Adapting UK rulemaking to the new Brexit and COVID-19 reality

brexit and COVID, Angel Gurría
Angel Gurría © Markwaters

OECD Secretary-General Angel Gurría writes here about how to create trade policies during the UK’s Brexit and COVID-19 reality

The COVID-19 pandemic is threatening the health and livelihoods of citizens worldwide. It is a stark reminder that, while globalisation has provided enormous gains, it also has downsides. And, as epidemics know no borders, neither should government responses. Co-ordinated government policies are sorely needed to contain epidemics and to deal with their economic and social ramifications. No single country can claim to have the solution.

If anything, the unforeseen COVID-19 crisis reinforces – and should not eclipse – the need for the United Kingdom to prepare its economy, its society and its democracy for a new post-Brexit reality. In the near future, the UK will have repatriated most responsibilities – essentially regulatory – that previously belonged to the European Union. After almost 50 years of rulemaking, largely geared towards access to the single market and EU-driven co-operation, the country is facing an urgent need to clarify and renew its core Better Regulation Principles, while applying an international co-operation lens to them.

By undergoing this OECD Review of International Regulatory Co-operation, the UK shows its resolve to adapt to this new reality. The review, which has engaged a broad range of stakeholders, documents current rulemaking practices and provides recommendations for adapting to this new post-EU world, a world that is vulnerable to global crises such as COVID-19 and climate change. The Review also provides a sample of international regulatory co-operation practices in four globalised sectors: medical and healthcare products, financial services, nuclear energy, and product safety.

UK and the OECD countries

The UK has been a leader in better regulation among OECD countries for years and has reasserted its leadership by undertaking this Review. Moreover, the UK has well-established regulatory disciplines, cross-government policies providing incentives for a range of departments and regulators to pursue common objectives, and solid oversight institutions, such as the Better Regulation Executive and the Regulatory Policy Committee. These are firm foundations on which to build the next level of better regulation.

International regulatory co-operation starts at home, with departments and regulators becoming increasingly aware of their international environment and their own footprint abroad. The current regulatory processes in the UK offer strong opportunities to open up UK rules to more international considerations. This is in line with the recent efforts to gather evidence on the impacts of UK regulations on international trade and investment.

Bilateral trade after Brexit

Now that the UK has left the EU, regulatory connections need to be rethought bilaterally, regionally and multilaterally. Co-operation with the EU will not vanish – the EU remains the UK’s primary partner in many regulatory areas. To cite two examples explored in this review, the EU is the UK’s largest financial services export market (43% of exports and 34% of imports in 2017) and a major source of pharmaceuticals (46% of exports and 76% of imports in 2017 ). However, the withdrawal from the EU de facto imposes a rethink and a strengthening of co-operation initiatives beyond the EU.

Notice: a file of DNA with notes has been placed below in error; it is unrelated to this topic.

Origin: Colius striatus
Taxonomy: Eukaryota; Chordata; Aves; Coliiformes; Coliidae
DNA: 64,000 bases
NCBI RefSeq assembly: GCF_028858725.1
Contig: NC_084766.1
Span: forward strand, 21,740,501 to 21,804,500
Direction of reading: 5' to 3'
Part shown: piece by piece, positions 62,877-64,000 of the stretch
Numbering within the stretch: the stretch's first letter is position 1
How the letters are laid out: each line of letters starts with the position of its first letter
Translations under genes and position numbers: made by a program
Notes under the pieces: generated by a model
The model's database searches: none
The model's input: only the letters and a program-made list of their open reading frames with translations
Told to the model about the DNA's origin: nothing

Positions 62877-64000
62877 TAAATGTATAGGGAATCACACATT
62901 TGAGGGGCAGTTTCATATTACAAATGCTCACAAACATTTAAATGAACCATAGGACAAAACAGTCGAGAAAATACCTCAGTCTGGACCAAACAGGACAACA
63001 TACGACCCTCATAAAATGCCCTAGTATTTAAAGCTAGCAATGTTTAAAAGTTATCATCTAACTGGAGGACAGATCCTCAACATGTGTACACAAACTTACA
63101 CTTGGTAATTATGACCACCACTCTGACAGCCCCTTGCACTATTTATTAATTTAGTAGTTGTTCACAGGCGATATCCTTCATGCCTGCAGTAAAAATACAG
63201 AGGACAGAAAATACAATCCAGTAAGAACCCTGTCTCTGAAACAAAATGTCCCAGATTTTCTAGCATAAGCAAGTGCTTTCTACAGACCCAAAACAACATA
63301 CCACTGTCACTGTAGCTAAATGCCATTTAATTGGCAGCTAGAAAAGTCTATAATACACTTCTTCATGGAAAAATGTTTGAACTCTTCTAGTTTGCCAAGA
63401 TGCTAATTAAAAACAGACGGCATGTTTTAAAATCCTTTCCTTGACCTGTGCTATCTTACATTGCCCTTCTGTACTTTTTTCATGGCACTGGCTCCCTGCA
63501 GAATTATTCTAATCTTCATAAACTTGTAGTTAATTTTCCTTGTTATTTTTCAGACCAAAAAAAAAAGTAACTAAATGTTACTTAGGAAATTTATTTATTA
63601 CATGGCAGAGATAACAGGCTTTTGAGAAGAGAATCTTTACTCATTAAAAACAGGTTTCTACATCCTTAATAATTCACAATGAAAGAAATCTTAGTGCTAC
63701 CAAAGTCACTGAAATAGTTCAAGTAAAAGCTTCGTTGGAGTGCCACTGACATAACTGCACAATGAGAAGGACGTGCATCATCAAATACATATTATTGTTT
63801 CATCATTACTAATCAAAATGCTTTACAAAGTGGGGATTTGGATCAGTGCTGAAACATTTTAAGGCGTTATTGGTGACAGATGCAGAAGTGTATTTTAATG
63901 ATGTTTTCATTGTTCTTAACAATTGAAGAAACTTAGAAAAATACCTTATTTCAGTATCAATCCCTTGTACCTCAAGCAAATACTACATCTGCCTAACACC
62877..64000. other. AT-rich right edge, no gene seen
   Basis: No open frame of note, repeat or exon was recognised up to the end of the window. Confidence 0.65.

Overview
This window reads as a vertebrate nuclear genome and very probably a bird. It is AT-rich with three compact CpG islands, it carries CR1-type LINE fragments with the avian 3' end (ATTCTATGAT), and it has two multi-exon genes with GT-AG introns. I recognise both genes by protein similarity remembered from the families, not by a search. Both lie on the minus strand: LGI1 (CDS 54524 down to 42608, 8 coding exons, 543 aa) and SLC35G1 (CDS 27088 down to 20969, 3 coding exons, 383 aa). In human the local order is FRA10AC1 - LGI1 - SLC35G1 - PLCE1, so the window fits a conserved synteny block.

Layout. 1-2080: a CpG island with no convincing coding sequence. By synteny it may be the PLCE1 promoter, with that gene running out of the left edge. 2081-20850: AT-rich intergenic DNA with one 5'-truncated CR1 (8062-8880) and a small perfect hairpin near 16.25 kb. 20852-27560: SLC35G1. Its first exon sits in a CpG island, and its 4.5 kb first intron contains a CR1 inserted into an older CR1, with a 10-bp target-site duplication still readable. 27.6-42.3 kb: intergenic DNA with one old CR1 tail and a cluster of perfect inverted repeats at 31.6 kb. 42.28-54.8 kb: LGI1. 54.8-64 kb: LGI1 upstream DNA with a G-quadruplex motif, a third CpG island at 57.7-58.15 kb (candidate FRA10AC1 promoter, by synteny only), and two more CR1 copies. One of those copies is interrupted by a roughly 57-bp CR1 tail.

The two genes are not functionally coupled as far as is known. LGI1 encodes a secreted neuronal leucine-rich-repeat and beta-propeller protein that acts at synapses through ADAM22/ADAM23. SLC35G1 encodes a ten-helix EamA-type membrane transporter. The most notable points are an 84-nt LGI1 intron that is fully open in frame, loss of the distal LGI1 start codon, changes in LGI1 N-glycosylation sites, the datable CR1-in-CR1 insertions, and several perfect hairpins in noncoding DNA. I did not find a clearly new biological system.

The UK can rely on its thriving participation in international organisations and platforms; the COVID-19 crisis has highlighted the strong participation of the UK in the WHO and other critical IOs. Looking ahead, it would benefit from a more co-ordinated vision and greater peer-to-peer learning of good international regulatory co-operation practices among departments and regulators.

To capitalise on a well-recognised leadership role in regulatory policy and on its international dynamism, the OECD provides a series of recommendations to support the UK.

The OECD recommendations to the UK

● Building and disseminating a whole-of-government strategy for international regulatory co-operation and clarifying roles, responsibilities and co-ordination of key institutions. These include the Better Regulation Executive and the Regulatory Policy Committee in relation to the Better Regulation agenda; the Foreign and Commonwealth Office in relation to foreign and international relations; and the Department for International Trade in relation to cross-border trade policy;
● Applying an international lens to UK rulemaking, to embrace the best of globalisation and strengthen its resilience to global vulnerabilities. The value of international expertise, instruments and best practices needs to be recognised. Relevant methodological tools and scrutiny are needed to apply this knowledge to the design or revision of rules and to account for their international impacts;
● Increasing awareness and understanding among UK Departments and regulators of international regulatory co-operation. This includes the variety of co-operation avenues, showcasing successful experiences and facilitating access to applicable international and foreign instruments of relevance to the UK, so that they can be better leveraged to achieve national policy objectives.

At a time when international regulatory co-operation is increasingly essential for countries to address transboundary policy challenges, the experience of the United Kingdom showcased in this review can offer valuable lessons to other countries within the OECD and beyond.


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